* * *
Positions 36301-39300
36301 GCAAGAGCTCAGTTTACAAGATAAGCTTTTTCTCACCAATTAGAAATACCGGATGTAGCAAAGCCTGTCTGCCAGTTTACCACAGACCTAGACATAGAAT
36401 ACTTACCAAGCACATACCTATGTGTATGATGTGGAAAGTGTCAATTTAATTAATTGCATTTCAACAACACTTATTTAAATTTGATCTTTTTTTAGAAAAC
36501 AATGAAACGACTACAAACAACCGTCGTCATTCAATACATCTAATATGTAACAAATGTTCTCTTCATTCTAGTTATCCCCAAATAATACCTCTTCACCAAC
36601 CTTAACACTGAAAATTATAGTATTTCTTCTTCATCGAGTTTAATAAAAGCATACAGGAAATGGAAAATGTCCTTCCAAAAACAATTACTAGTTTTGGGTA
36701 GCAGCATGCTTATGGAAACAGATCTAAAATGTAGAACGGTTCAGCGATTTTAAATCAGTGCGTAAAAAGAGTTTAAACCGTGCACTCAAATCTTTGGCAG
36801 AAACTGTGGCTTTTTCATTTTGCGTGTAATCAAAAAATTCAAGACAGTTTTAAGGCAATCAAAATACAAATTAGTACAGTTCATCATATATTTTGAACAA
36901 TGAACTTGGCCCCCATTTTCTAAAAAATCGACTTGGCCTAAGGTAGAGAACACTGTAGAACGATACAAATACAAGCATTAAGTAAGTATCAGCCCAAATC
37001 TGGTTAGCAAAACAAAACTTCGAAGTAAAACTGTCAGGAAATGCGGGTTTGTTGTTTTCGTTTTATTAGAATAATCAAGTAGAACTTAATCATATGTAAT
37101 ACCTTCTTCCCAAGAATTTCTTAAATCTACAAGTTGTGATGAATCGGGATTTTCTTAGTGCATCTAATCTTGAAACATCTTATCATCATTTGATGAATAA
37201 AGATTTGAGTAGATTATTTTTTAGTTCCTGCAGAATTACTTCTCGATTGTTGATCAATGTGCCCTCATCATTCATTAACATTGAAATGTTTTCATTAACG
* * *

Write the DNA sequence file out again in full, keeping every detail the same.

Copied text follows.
Positions 36301-39300
36301 GCAAGAGCTCAGTTTACAAGATAAGCTTTTTCTCACCAATTAGAAATACCGGATGTAGCAAAGCCTGTCTGCCAGTTTACCACAGACCTAGACATAGAAT
36401 ACTTACCAAGCACATACCTATGTGTATGATGTGGAAAGTGTCAATTTAATTAATTGCATTTCAACAACACTTATTTAAATTTGATCTTTTTTTAGAAAAC
36501 AATGAAACGACTACAAACAACCGTCGTCATTCAATACATCTAATATGTAACAAATGTTCTCTTCATTCTAGTTATCCCCAAATAATACCTCTTCACCAAC
36601 CTTAACACTGAAAATTATAGTATTTCTTCTTCATCGAGTTTAATAAAAGCATACAGGAAATGGAAAATGTCCTTCCAAAAACAATTACTAGTTTTGGGTA
36701 GCAGCATGCTTATGGAAACAGATCTAAAATGTAGAACGGTTCAGCGATTTTAAATCAGTGCGTAAAAAGAGTTTAAACCGTGCACTCAAATCTTTGGCAG
36801 AAACTGTGGCTTTTTCATTTTGCGTGTAATCAAAAAATTCAAGACAGTTTTAAGGCAATCAAAATACAAATTAGTACAGTTCATCATATATTTTGAACAA
36901 TGAACTTGGCCCCCATTTTCTAAAAAATCGACTTGGCCTAAGGTAGAGAACACTGTAGAACGATACAAATACAAGCATTAAGTAAGTATCAGCCCAAATC
37001 TGGTTAGCAAAACAAAACTTCGAAGTAAAACTGTCAGGAAATGCGGGTTTGTTGTTTTCGTTTTATTAGAATAATCAAGTAGAACTTAATCATATGTAAT
37101 ACCTTCTTCCCAAGAATTTCTTAAATCTACAAGTTGTGATGAATCGGGATTTTCTTAGTGCATCTAATCTTGAAACATCTTATCATCATTTGATGAATAA
37201 AGATTTGAGTAGATTATTTTTTAGTTCCTGCAGAATTACTTCTCGATTGTTGATCAATGTGCCCTCATCATTCATTAACATTGAAATGTTTTCATTAACG